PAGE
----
null 7 ways to improve your posture

Easy exercises for better posture

Ready to improve your back health? Here are 7 exercises you can do every day to help improve your posture. Go easy at first until you get used to the exercises. Aim to repeat each exercise several times, with a rest in between.

Always listen to your body when doing any of these exercises. If you feel pain, stop! Check with your doctor before starting an exercise program. If you find it easier to watch videos of stretches and exercises before trying them out, the Canadian Chiropractic Association has a great selection of videos designed to help you improve your posture.

  1. Chest up: Lift your chest up as you inhale deeply. Keep your shoulders relaxed and avoid arching your back. Try to imagine a string pulling you up from the ceiling. Once you've lifted up, hold the position as you exhale slowly. You should feel relaxed but taller.
  2. Chin tuck: This exercise helps strengthen your neck muscles. Start with your shoulders rolled back and down. Look straight ahead. Place 2 fingers on your chin and push gently to slightly tuck your chin and move your head back, creating a double chin. Hold for 3 to 5 seconds and then release.
  3. Snow angel: Lie down on your back with your legs straight or slightly bent, whatever is more comfortable. Reach your arms overhead and move them up and down as if you're making a “snow angel” on the floor. Make sure to reach up and out through the whole movement. Breathe in as you take your arms up and breathe out as you slowly move your arms back to your sides.
  4. Doorway stretch: Stand in a doorway to do this exercise. Place your hands on each side of the doorframe so your forearms are parallel to the floor. Make sure your arms are bent and your fingers are pointing toward the ceiling. Then slowly lean your body forward, as your arms rest against the door frame, but don't arch your back. Hold for 7 to 10 seconds. Relax, then repeat, this time doing a slight lunge with your legs, so your chest moves forward past the doorjamb. Hold again for 7 to 10 seconds.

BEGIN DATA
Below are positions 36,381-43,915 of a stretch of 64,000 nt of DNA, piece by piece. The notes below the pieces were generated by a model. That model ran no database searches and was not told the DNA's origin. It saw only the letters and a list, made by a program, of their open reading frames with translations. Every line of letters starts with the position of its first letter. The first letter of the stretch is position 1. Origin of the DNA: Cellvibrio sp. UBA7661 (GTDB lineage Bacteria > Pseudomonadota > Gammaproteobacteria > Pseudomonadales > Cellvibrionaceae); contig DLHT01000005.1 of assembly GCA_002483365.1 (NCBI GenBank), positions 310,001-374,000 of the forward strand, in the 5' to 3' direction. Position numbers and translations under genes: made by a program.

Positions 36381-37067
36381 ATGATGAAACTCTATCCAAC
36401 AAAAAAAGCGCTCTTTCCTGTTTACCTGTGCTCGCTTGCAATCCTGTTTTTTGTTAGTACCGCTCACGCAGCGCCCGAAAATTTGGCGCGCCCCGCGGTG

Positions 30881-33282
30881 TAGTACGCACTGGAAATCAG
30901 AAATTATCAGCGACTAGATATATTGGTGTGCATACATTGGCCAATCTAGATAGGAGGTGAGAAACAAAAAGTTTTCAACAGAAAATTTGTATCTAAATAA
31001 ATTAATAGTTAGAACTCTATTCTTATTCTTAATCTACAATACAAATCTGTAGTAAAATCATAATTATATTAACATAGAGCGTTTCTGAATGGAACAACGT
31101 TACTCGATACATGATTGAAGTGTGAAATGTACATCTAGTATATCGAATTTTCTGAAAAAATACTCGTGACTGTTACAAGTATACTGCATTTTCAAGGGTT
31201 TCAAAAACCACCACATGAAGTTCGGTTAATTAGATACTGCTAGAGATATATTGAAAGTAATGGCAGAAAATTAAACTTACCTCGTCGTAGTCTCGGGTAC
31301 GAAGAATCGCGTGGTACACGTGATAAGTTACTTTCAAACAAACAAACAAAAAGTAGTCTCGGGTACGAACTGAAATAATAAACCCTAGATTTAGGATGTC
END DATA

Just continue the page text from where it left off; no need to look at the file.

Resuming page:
5. Superman: Lie flat on your stomach with your arms up by your ears (like superman). Raise your right arm and your left leg a few inches off the ground and then slowly back down. Then raise your left arm and your right leg off the ground and slowly back down. Alternate left arm, right leg and right arm, left leg for 30 seconds. Don't overarch your back and engage your abdominal muscles as you move to avoid hurting your back.
  6. Cat-cow: First, get on your hands and knees. Make sure your wrists are right underneath your shoulders and your knees are right underneath your hips. Move slowly throughout. Start by slowly moving your head down and rounding your back (like a cat) as if you want to look at your navel—breathe out as you move. Then, move your head to look up and gently arch your back (but not too much)—breathe in as you move.
  7. Plank: Lie face down with your legs and back aligned, rest your weight on your your forearms and toes. Activate your abdominal muscles to hold your body as straight as possible. Hold for 30 seconds and repeat three times. For a gentler version, do this exercise with your knees on the floor.

Improved posture may take effort at first, but with practice, these exercises may help you to prevent joint and back pain, give you more energy for daily tasks, increase your spine’s flexibility, and help you look and feel better. Over time, you could add more exercise to your daily routine for even better overall health and wellness.

For more on this topic, visit:

10 easy stretches for better posture

Take your posture from poor to perfect

7 ways to improve your posture

Long hours sitting behind a desk can lead to poor posture and associated problems such as stiff joints and back pain. But it’s never too late to enjoy the many benefits of better posture, like improved breathing, more energy and reduced joint or back pain.

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The information and advice in this article are provided for informational purposes only. The Personal shall not be liable for any damages arising from any reliance upon such information or advice. The Personal recommends using caution and consulting an expert for comprehensive, expert advice.